Georgia was “so sensitive to the shifting vibe in our house that I could tell when my father was about to erupt before even he knew. The air would get so tight and I’d know—it’s going to happen again.” The worst part was that “We had to pretend my father’s outbursts weren’t happening. He’d scream about something minor, and then he’d go take a nap. Or you’d hear him strumming his guitar in his den.”
Between her mother’s silent treatments and her dad’s tirades, Georgia spent much of her childhood trying to anticipate and move out of the way of her parents’ anger. She had the sense, even when she was nine or ten, “that their anger was directed at each other. They didn’t fight, but there was a constant low hum of animosity between them. At times it seemed they vehemently hated each other.” Once, fearing that her inebriated father would crash his car after an argument with her mother, Georgia stole his car keys and refused to give them back.
Today, at age forty-nine, Georgia is reflective about her childhood. “I internalized all the emotions that were storming around me in my house, and in some ways it’s as if I’ve carried all that external angst inside me all my life.” Over the decades, carrying that pain has exacted a high toll. At first, Georgia says, “My physical pain began as a low whisper in my body.” But by the time she entered Columbia graduate school to pursue a PhD in classics, “I’d started having severe back problems. I was in so much physical pain, I could not sit in a chair. I had to study lying down.” At twenty-six, Georgia was diagnosed with degenerative disc disease. “My body just started screaming with its pain.”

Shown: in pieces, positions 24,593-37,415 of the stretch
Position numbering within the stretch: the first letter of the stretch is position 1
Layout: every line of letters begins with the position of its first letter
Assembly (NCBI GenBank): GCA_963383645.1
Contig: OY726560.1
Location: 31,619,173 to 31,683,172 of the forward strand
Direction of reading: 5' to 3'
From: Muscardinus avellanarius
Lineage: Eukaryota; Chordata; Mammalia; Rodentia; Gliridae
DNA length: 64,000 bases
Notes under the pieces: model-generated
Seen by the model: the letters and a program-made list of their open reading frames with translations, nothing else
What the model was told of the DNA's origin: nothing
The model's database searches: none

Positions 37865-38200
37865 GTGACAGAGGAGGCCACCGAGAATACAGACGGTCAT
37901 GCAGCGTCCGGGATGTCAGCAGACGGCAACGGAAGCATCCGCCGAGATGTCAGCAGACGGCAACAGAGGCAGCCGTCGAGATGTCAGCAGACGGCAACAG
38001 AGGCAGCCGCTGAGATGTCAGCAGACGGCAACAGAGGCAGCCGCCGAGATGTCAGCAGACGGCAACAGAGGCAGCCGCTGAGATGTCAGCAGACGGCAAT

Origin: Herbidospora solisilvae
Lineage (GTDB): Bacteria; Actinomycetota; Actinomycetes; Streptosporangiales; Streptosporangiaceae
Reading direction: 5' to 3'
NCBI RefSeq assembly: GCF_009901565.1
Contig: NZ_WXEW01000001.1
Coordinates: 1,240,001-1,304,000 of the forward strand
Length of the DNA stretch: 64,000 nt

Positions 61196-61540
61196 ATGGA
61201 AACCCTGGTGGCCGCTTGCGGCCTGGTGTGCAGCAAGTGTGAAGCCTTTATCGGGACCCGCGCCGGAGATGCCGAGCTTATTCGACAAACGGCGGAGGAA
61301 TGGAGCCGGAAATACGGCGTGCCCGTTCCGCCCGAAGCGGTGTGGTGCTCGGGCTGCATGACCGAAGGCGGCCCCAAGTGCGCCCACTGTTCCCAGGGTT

Over the next few years, in addition to degenerative disc disease, Georgia was diagnosed with severe depression, adrenal fatigue—and finally, fibromyalgia. “I’ve spent my adult life in doctors’ clinics and trying various medications to relieve my pain,” she says. “But there is no relief in sight.”
Laura’s, John’s, and Georgia’s life stories illustrate the physical price we pay, as adults, for childhood adversity. New findings in neuroscience, psychology, and medicine have recently unveiled the exact ways in which childhood adversity biologically alters us for life. This groundbreaking research tells us that the emotional trauma we face when we are young has farther-reaching consequences than we might have imagined. Adverse Childhood Experiences change the architecture of our brains and the health of our immune systems, they trigger and sustain inflammation in both body and brain, and they influence our overall physical health and longevity long into adulthood. These physical changes, in turn, prewrite the story of how we will react to the world around us, and how well we will work, and parent, befriend, and love other people throughout the course of our adult lives.
This is true whether our childhood wounds are deeply traumatic, such as witnessing violence in our family, as John did; or more chronic living-room variety humiliations, such as those Laura endured; or more private but pervasive familial dysfunctions, such as Georgia’s.
All of these Adverse Childhood Experiences can lead to deep biophysical changes in a child that profoundly alter the developing brain and immunology in ways that also change the health of the adult he or she will become.
Scientists have come to this startling understanding of the link between Adverse Childhood Experiences and later physical illness in adulthood thanks, in large part, to the work of two individuals: a dedicated physician in San Diego, and a determined medical epidemiologist from the Centers for Disease Control (CDC). Together, during the 1980s and 1990s—the same years when Laura, John, and Georgia were growing up—these two researchers slowly uncovered the stunning scientific link between Adverse Childhood Experiences and later physical and neurological inflammation and life-changing adult health outcomes.